American author Clay Risen has been writing since he was a youngster.

“I started a newspaper at my elementary school,” shares the scribe via email. “Well, that’s a stretch – it lasted a single issue.”

Risen’s love for the newsroom evolved over time, and today – in addition to being an author – he plies his trade as both a reporter and an editor for The New York Times.

“As to why I started [writing], I suppose because it has always come easy to me, and it feels good doing it. Some people say they like having written something more than the actual process of writing it, but I am the opposite – I relish the writing and couldn’t care less about the results once they are out the door. Plus, I don’t think that I’d be very good at anything else.”

His catalogue of works includes the Gilder-Lehrman award finalist The Crowded Hour: Teddy Roosevelt, the Rough Riders and the Dawn of the American Century (2019), and the critically-acclaimed American Whiskey, Bourbon & Rye: A Guide to the Nation’s Favorite Spirit (2013), among others.

His latest effort, Bourbon: The Story of Kentucky Whiskey, hit bookstore shelves in this past December.

“About four years ago my publisher came to me with an idea. They had put out a book called Champagne, about both the drink and its region in France, and they wanted to do something similar for Kentucky. It is a wonderful book – the author, Peter Liem, dives deeply into what makes Champagne Champagne – the people, the history, the terroir. I couldn’t do exactly the same, because Kentucky whiskey doesn’t have quite as extensive a history, nor is it as tied to the land as Champagne is. Instead, I focused on the people, the culture, and the communities around bourbon to explain what makes it special.”

Risen was perfectly paired for this project: his dad’s family has been in Kentucky since the late 18th century.

“Where they came from is a mystery,” he admits. “Risen sounds German, so maybe they were like the ancestors of James Beam, who came to the state from Germany via Pennsylvania around the same time. My mom’s side is mostly Scottish, though again, they arrived long ago and from nebulous shores. The irony is that I still have family in Kentucky, and my closest Scottish relatives live in Oban, near the Oban distillery, and yet I am the only one with any connection to whiskey.”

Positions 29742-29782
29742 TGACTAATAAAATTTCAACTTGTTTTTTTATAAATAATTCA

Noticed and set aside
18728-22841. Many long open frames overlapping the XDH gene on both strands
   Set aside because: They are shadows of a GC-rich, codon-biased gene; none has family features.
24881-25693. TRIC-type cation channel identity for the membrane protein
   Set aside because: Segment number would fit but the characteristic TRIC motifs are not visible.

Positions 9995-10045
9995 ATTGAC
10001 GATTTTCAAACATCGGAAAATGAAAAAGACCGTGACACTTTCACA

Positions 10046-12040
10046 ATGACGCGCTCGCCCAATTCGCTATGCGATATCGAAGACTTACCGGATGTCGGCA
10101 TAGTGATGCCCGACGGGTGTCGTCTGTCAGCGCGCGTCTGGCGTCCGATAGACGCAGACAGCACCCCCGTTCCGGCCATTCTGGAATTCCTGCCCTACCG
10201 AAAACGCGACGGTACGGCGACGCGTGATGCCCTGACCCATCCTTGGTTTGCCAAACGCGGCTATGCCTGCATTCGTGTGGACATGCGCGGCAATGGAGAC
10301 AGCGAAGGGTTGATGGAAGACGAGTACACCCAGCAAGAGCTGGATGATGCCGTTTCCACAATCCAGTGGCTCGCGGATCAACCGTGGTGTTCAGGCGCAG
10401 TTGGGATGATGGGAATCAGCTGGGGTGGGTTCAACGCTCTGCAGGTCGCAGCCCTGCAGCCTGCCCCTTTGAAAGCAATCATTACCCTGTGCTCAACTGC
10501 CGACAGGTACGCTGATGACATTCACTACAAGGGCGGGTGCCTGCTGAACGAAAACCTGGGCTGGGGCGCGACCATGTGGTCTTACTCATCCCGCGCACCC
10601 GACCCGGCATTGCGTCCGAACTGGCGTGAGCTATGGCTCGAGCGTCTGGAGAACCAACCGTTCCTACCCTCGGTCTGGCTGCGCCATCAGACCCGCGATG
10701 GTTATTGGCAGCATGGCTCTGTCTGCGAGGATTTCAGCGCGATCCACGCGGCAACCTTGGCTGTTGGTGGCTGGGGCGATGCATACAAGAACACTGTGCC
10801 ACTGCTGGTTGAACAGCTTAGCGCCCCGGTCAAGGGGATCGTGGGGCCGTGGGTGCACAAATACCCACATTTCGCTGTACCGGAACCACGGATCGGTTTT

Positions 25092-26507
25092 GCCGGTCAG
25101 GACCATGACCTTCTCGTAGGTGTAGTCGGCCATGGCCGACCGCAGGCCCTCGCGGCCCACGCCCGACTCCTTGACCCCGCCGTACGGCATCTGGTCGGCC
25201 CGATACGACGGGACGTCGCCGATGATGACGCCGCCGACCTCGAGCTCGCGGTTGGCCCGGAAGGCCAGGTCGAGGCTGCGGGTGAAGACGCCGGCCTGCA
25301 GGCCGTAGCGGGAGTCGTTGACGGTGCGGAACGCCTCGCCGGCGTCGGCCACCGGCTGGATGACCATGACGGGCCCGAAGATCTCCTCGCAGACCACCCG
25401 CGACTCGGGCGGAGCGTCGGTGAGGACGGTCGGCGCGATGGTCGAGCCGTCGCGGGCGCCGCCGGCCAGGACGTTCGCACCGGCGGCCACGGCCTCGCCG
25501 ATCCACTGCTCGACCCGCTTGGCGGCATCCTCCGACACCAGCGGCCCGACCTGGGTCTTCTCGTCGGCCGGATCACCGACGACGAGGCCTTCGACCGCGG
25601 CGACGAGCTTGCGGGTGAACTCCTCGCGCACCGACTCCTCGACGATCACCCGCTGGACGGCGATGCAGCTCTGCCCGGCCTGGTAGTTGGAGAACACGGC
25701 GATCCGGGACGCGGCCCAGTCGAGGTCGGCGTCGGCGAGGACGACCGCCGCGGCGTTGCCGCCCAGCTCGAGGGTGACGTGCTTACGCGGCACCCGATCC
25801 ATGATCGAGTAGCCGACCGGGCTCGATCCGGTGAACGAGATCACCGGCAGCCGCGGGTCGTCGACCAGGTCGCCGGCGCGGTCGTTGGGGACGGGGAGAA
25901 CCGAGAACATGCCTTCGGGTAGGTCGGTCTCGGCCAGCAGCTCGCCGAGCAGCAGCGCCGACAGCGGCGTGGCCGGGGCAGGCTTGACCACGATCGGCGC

Encased in an elegant drawer-styled boxed set, the new, 288-page tome includes an illustrated history and guide, archival photographs, rare bottle labels and more.

And though COVID-19 travel restrictions had an impact on the project, Resin found the process to be rewarding and educational.

“I knew how much work and knowledge goes into making bourbon, but I don’t think I fully appreciated it until I wrote this book. Above all, it is about barrel management. Good distillation is important, but at the big distilleries, at least, what matters is how it is aged. And the best managers use their warehouses as giant tools, knowing the intricate details of each and how those qualities affect barrel aging – how one corner heats up faster in the spring, or how another retains humidity better than the rest.

“Much of this is received knowledge, oral tradition almost,” he continues. “And while it goes back generations, many people are only now starting to talk about it publicly. Not because it was a secret, but because for a long time there was a sense that the public didn’t care – and because, this being Kentucky, people don’t like to trumpet their own expertise.”

The book has enjoyed an excellent response since its release.

“It was a bit of a star-crossed roll out. The publication was delayed because the books were late in getting from the printer in China to the United States, and then the actual publication date fell at the height of the omicron wave. On the upside, this isn’t a book meant to sell a bunch of copies quickly and then disappear. It will be around for a long time, and I am hoping people will be just as excited to read it five years from now as they are today.”

Going forward, Risen notes that he has “always got a few pots on the stove.”

“I have a series of whiskey books built around reviews, and I am wrapping up the third, about American rye. I also write books about American history, set mostly in the postwar decades, and my current project is about the anti-communist Red Scare of the 1940s and 1950s.”